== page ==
HomeSciencePeregrine Falcon image wins bird photo award

Peregrine Falcon image wins bird photo award

Image source: Jack Zhi/Bird Photographer of the Year

Photographer Jack Zhi has been awarded the Bird Photographer of the Year for his captivating picture of a female peregrine falcon protecting her young. The photo, taken in California, surpassed over 20,000 entries to claim the prize. Zhi stated that he had spent four years attempting to capture the rare sight of the falcon attacking large brown pelicans with remarkable speed and agility. He particularly loves the expression on the pelican’s eyes in the image, conveying surprise and fear. Although the action was fleeting, the moment will stay with him forever.

Image source: Anton Trexler/Bird Photographer of the Year

Anton Trexler, a 17-year-old German photographer, was awarded the Young Bird Photographer of the Year for his atmospheric picture of a blackbird silhouetted against the moon.

In the adult competition, photographers competed in various categories, including the Conservation Award, Portfolio Award, and Video Award. Here are some of the stunning photographs that received gold, silver, or bronze awards along with descriptions by the photographers:

Image source: Henley Spiers/Bird Photographer of the Year

“In early autumn, a sardine shoal at Los Islotes attracted seabird predators. I patiently waited amidst the shoal to capture the elusive shot of a blue-footed booby rising with a sardine in its beak. Finally, a crash came down close to me, and I instinctively captured the moment.”

Image source: Nicolas Reusens/Bird Photographer of the Year

“Venturing into the tropical forest, I was excited to spot the rare glistening-green tanager. After hours of waiting, I saw the vivid-green bird perched on a perfect heart-shaped leaf. Its shimmering feathers reflected a dazzling array of colors. I captured every detail, grateful for this magical moment amidst the lush jungle backdrop.”

Image source: Rafael Armada/Bird Photographer of the Year

“The sword-billed hummingbird, commonly found in Andean forests, possesses the world’s longest bill relative to its size. This bird’s unique bill, adapted to feed on flowers with long corollas, makes it a crucial pollinator. This image captures the bird approaching a feeder, set against natural backgrounds and lighting.”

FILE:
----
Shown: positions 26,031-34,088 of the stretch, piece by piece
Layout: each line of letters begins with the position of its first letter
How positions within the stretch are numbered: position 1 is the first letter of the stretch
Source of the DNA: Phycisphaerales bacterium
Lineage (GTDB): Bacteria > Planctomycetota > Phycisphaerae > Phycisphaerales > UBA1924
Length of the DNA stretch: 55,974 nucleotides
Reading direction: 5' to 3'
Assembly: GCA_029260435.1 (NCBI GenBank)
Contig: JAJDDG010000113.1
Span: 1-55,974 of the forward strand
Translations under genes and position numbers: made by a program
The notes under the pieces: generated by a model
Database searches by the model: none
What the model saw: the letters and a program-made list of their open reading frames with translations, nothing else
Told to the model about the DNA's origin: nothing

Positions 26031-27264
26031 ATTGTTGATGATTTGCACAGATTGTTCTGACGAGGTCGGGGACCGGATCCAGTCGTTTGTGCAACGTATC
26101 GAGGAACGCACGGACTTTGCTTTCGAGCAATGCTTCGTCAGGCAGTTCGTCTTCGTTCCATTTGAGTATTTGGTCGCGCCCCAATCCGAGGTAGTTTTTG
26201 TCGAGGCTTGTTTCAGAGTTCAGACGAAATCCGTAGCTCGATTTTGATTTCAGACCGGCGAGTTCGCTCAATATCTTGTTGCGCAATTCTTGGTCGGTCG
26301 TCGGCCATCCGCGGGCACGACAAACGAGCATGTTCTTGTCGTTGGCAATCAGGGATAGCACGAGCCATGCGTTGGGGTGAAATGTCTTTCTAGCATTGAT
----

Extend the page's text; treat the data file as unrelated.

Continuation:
Image source: Arto Leppänen/Bird Photographer of the Year

“During winter migration, owls from northern Finland often head south in search of more abundant food due to less snow. This great grey owl chose a cemetery with plenty of voles as its hunting ground. While hunting, the owl would often perch on tombstones or other structures to observe the area. I followed the owl from a safe distance and managed to capture a fleeting moment when it briefly landed on a beautiful angel statue.”

Image source: Antonio Aguti/Bird Photographer of the Year

“The purple heron is a migratory bird that nests in the lake basins of the Italian Peninsula and feeds mainly on fish, although it also preys on mice, snakes, toads, and other creatures. In this shot, the heron caught a large crucian carp and eagerly swallowed it after several attempts to turn the fish onto its side.”

Image source: Michael Eastwell/Bird Photographer of the Year

“Southern boobooks, the smallest Australian owl species, often end up in veterinary hospitals after car accidents. Their large, outward-projecting eyes adapted for low-light hunting make them susceptible to injury. In this image, Dr. Luke Gregory is examining an owl named Rocket, focusing on the posterior eye, where injuries can be less visible.”

Image source: Clément Cornec/Bird Photographer of the Year

“The Emperor penguin breeds during winter in Antarctica, the coldest environment on Earth. It endures temperatures as low as -40°C during the long polar nights and 250km/h (155mph) blizzards. Adaptations allow it to maintain body temperature and conserve energy.”

Image Source: Cheng Kang/Bird Photographer of the Year

“On a winter morning, fog swirled around perched birds and dead trees like tentacles. It was a breathtaking sight that filled me with calm and tranquility. Converting the image to black and white in post-processing further emphasized the sense of stillness and peace.”

Image source: Julian Fernandez/Bird Photographer of the Year

“This image features an abandoned farmhouse in my town, with a painting of a woman and a European stonechat perched on the door. I orientated the door to let the sunrise in and used three flashes to illuminate the painting. It took multiple sessions to achieve the desired effect.”

Image source: Levi Fitze/Bird Photographer of the Year

“When observing King penguins, I was struck by how their behavior sometimes resembles that of humans. This juvenile constantly begged until the annoyed adult walked away. However, the fact that the juvenile was more massive than the adult suggests good parenting overall.”

All photographs are courtesy of Bird Photographer of the Year. To find out more about the competition and how to enter next year, visit their website at